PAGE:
Update 5/28: Mini-Microsoft is now in hibernation.
Brier Dudley at the Seattle Times:
Hoping to capitalize on Microsoft employees’ angst over compensation issues, a Seattle labor group is making another attempt at unionizing the software company.
Marcus Courtney, president of the Washington Alliance of Technology Workers, or WashTech, acknowledged it may take a long time, given unions’ lack of traction in the software industry as a whole.
The new focus on Microsoft follows WashTech’s success organizing a group of Cingular Wireless employees in November. That was its first victory in eight years of trying to unionize employees at Microsoft and other Seattle-area tech companies.
This time around, Courtney believes he has new ammunition:
Someone inside Microsoft anonymously mailed him several pages of confidential pay information, including details about pay scales, merit raises and stock awards.
Hit the link for the juicy details (also see the WashTech site), but the punchline is that since the Microsoft stock options tanked, Microsoft’s employee compensation doesn’t seem overly lucrative. Microsoft responds that they do offer competitive compensation,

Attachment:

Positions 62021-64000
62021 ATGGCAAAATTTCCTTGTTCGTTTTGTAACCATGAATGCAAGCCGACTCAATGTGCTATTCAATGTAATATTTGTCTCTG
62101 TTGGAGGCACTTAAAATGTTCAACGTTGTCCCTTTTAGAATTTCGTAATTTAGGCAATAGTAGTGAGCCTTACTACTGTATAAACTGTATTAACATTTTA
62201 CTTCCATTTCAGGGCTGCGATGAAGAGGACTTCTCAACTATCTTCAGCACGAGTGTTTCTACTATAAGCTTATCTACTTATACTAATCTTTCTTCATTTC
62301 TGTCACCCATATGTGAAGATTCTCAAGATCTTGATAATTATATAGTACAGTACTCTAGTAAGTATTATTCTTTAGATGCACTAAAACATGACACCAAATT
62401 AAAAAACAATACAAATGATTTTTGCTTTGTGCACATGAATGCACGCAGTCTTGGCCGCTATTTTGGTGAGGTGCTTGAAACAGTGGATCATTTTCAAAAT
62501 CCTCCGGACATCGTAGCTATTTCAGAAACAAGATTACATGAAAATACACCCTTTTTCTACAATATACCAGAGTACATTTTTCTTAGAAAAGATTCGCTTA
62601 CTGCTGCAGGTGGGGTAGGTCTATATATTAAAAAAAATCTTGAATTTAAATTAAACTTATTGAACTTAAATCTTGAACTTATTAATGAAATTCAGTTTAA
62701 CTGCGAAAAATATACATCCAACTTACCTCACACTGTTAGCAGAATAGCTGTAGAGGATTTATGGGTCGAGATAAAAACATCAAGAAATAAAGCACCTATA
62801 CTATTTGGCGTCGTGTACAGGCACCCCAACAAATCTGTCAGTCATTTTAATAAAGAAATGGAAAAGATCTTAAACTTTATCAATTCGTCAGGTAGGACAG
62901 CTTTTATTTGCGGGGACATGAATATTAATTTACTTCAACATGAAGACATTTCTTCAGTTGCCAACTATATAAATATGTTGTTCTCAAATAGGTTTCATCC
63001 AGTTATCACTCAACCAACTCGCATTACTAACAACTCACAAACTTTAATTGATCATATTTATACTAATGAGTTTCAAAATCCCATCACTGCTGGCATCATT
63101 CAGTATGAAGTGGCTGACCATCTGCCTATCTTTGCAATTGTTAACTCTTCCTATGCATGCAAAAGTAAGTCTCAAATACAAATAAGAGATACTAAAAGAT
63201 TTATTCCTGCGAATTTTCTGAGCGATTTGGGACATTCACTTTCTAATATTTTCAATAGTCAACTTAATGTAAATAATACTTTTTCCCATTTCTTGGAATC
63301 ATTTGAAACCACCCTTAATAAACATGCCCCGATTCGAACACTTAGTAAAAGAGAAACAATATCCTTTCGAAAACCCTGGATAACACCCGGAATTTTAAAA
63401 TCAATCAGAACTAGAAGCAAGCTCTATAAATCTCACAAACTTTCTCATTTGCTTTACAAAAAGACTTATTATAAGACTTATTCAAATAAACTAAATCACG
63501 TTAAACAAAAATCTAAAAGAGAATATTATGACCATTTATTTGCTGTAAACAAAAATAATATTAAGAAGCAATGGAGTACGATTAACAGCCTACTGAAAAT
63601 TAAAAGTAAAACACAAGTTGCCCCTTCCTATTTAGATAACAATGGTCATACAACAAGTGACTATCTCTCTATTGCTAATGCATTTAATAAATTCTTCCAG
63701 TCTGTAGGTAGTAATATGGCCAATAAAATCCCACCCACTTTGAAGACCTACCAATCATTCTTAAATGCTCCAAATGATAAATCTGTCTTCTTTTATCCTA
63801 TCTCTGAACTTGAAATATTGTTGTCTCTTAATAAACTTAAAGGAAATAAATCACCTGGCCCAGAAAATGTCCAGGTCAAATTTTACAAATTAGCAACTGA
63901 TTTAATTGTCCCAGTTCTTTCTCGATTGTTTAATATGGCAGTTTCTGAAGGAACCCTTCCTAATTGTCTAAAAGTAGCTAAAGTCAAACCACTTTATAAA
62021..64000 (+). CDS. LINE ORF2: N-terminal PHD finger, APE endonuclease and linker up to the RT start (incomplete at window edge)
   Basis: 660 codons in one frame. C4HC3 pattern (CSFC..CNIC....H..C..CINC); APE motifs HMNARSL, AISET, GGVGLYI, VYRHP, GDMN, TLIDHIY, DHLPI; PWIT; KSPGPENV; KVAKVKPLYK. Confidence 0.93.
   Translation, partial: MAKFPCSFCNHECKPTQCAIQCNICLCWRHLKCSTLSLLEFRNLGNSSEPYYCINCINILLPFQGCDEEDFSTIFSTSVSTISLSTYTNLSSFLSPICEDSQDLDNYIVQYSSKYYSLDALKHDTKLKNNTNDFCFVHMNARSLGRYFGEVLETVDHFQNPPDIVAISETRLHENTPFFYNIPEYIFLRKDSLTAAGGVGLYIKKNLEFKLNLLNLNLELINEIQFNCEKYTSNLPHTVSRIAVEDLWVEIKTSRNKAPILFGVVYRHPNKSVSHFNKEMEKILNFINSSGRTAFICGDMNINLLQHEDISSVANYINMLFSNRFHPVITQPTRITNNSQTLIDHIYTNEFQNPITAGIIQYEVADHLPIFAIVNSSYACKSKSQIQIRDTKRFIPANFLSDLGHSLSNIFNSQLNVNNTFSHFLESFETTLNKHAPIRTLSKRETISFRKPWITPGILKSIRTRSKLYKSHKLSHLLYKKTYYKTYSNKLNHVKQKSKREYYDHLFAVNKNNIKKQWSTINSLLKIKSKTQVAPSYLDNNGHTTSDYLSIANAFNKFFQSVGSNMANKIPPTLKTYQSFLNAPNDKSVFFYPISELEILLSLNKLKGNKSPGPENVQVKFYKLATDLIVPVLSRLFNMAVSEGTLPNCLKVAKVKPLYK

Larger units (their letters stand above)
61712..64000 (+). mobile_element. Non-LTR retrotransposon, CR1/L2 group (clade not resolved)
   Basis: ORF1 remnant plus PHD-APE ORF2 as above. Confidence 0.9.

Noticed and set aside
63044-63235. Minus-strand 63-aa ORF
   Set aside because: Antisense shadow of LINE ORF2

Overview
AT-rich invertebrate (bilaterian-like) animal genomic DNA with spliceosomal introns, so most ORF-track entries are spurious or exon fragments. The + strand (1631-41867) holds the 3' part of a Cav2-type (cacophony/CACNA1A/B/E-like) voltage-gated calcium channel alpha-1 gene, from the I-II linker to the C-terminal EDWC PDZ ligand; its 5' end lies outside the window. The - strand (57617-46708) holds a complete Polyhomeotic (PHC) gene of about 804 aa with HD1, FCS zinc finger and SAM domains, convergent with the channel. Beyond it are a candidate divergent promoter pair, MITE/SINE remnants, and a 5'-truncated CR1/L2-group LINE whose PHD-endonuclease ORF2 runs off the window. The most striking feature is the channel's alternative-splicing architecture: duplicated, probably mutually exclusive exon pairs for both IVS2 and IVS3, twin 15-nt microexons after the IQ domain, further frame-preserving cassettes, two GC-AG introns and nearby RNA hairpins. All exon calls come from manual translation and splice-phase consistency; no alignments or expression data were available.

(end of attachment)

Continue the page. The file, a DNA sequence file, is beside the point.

But Courtney hopes to tap into employee frustration revealed on blogs such as Mini-Microsoft, where employees vent about topics such as the company’s performance-review system.
Mini-Microsoft is here, although I suspect Mr. Courtney will find only cold comfort there despite the grievances that are often expressed.
“But there increasingly is clear frustration around the company right now with management, and the way employees address that is with a union. At some point there will be a union at Microsoft, obviously.”
Everyone is entitled to his personal fantasy, but given the caliber of Microsoft employees, I would suggest that unhappiness is demonstrated by heading for the exits rather than by pining for the union label. Of course, it doesn’t hurt to outsource the less technical jobs.